In the fifteen years since the 1998 crisis, the so-called Emerging and Developing Asia has become a new engine of global economic growth.
The rising crescendo of bickering and acrimony within Europe might seem to outsiders to be the inevitable result of the bitter endgame playing out between Greece and its creditors.
The documents that President Vladimir Putin and Chinese President Xi Jinping signed in May form the basis of a truly strategic partnership, writes columnist Fyodor Lukyanov.
The main content of Russia’s national interest must be self-development, which includes general economic development and the improvement of the quality of human capital. These indicators will be the main criteria by which to judge Russia as a great power.
Power politics is not “back” after having been away on some vacation. It has always been here. What is different today is that power plays are more visible because other countries are pushing back harder.
Society is ready for new national interests to appear that will pave the way for effective and long-term policies “for all.” Now the situation hinges on those who will formulate them correctly.
Russia has already lost Ukraine – not now but years ago, for good or at least for long. Yet it is very likely that very soon the loss of Ukraine will no longer seem very important. Indeed, an ability to find and use one’s chance is much more important than emotions over phantom losses.
The rise of Central Eurasia is one of the three components of Russia’s new global strategy. The other two are relations with Europe and Russia’s current turn towards the Asia-Pacific region. Russia’s internal development should be meaningfully linked to its main foreign policy imperatives.
From the standpoint of peace prospects, the outcome of the end of the Cold War was quite acceptable for Russia. It is an entirely different matter as to how the opportunities for peaceful Russian-Western cooperation that opened up in the early 1990s were used and what has taken us to the crisis of 2014.
The year 2014 has gone down in history as a time of the collapse of the previous model of relations between Russia and the rest of the world. The year 2015 will most likely show that the changes are irreversible and have gone beyond the point of return. We can draw a line under the bygone era, but we still cannot say what the new one will be like.
A majority of people in the Middle East either share extremely conservative views regarding democracy and women’s rights, or feel the need for political and social reform and call such aspirations “democracy,” while real knowledge of how democracy works is still rudimentary.
Russian enterprises for years have ignored innovative potentialities of R&D and academic science and are now far behind their foreign counterparts. There is no lack of equipment, but – and this is much worse – the lagging behind has perpetuated existing organizational structures in management.
Even in the absence of attempts to isolate Russia politically and economically resulting from the events in Ukraine, the flight of investors from emerging markets as a class and a re-evaluation of risks in emerging markets generally have provoked a move to safe havens.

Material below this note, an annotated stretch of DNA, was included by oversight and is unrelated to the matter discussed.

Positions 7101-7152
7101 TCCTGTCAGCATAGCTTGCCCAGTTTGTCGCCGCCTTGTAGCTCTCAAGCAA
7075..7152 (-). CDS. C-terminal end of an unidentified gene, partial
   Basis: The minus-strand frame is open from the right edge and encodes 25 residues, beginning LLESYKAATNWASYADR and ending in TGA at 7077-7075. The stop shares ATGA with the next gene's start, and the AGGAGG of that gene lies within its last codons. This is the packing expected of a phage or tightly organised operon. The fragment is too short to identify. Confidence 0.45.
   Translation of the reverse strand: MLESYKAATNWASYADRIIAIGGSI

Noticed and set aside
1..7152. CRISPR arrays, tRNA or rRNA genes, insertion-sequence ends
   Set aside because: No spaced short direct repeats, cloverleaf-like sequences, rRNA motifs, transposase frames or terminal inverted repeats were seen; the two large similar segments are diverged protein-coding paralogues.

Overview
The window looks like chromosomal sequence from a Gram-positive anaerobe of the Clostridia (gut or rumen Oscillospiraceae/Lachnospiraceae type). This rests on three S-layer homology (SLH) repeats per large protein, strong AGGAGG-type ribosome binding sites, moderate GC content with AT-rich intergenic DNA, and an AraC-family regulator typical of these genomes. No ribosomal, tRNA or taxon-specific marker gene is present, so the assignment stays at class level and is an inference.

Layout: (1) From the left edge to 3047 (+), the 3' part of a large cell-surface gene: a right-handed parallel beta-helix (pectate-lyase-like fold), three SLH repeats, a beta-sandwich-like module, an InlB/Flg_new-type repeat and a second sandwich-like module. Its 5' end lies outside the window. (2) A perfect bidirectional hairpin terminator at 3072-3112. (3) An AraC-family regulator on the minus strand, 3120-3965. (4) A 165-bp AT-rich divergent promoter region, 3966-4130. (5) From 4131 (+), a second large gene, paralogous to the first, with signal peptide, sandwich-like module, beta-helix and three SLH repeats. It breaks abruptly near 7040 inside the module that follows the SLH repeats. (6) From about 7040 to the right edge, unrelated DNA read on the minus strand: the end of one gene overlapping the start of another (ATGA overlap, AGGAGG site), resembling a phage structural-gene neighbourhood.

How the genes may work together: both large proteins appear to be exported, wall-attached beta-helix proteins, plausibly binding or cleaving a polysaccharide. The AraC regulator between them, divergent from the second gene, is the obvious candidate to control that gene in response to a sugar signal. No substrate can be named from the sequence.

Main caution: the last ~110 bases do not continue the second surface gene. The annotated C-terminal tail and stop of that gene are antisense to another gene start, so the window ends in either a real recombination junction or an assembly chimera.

At the summit in Ufa, Russia should give the green light to the establishment of an SCO Development Bank where China takes dominant positions in the authorized capital and management bodies. In exchange, Moscow could coordinate investment principles on terms that would be most favorable to itself and its partners.
The Silk Road Economic Belt has become an embodiment of the Chinese Dream in an international format. This is the first real foreign policy concept during China’s transition “from a big state to a strong one.”
This report was prepared following the conclusions of XI annual Valdai Discussion Club meeting.
At a roundtable event in Moscow, top experts debated the “hypocritical” and “insincere” foreign policies of both Russia and the West in the post-Cold War era.
Vladimir Putin has mentioned several times that the collapse of the Soviet Union was a geopolitical mistake. Although these words were often interpreted as his desire to constitute that country, there is little reason to believe this.
Contemporary international relations are experiencing a period of turbulence and transition from a unipolar world to a world with multiple centers of power with strengthened role of regionalization. In these circumstances relatively small states try to maximize the resource of geopolitical identity to conduct their foreign policies.
In the old days coal miners took a caged canary down into mines. If the canary suddenly dropped dead, that meant that the deadly gas, carbon monoxide, was slowly seeping into the shaft... An order of magnitude increase in killing rampages in America over the last several decades is like canaries suddenly starting to drop dead all around us. It is an early indicator of much worse troubles to come.
In the wake of the For Fair Elections protest movement in Russia in 2011-2012, the Kremlin initiated a new strategy of state-society relations that was aimed at diminishing the propensity for protest in the next election cycle.
Belarus’ traditional structural dependence on Russia is increasing, and Minsk’s freedom of maneuver continues to shrink.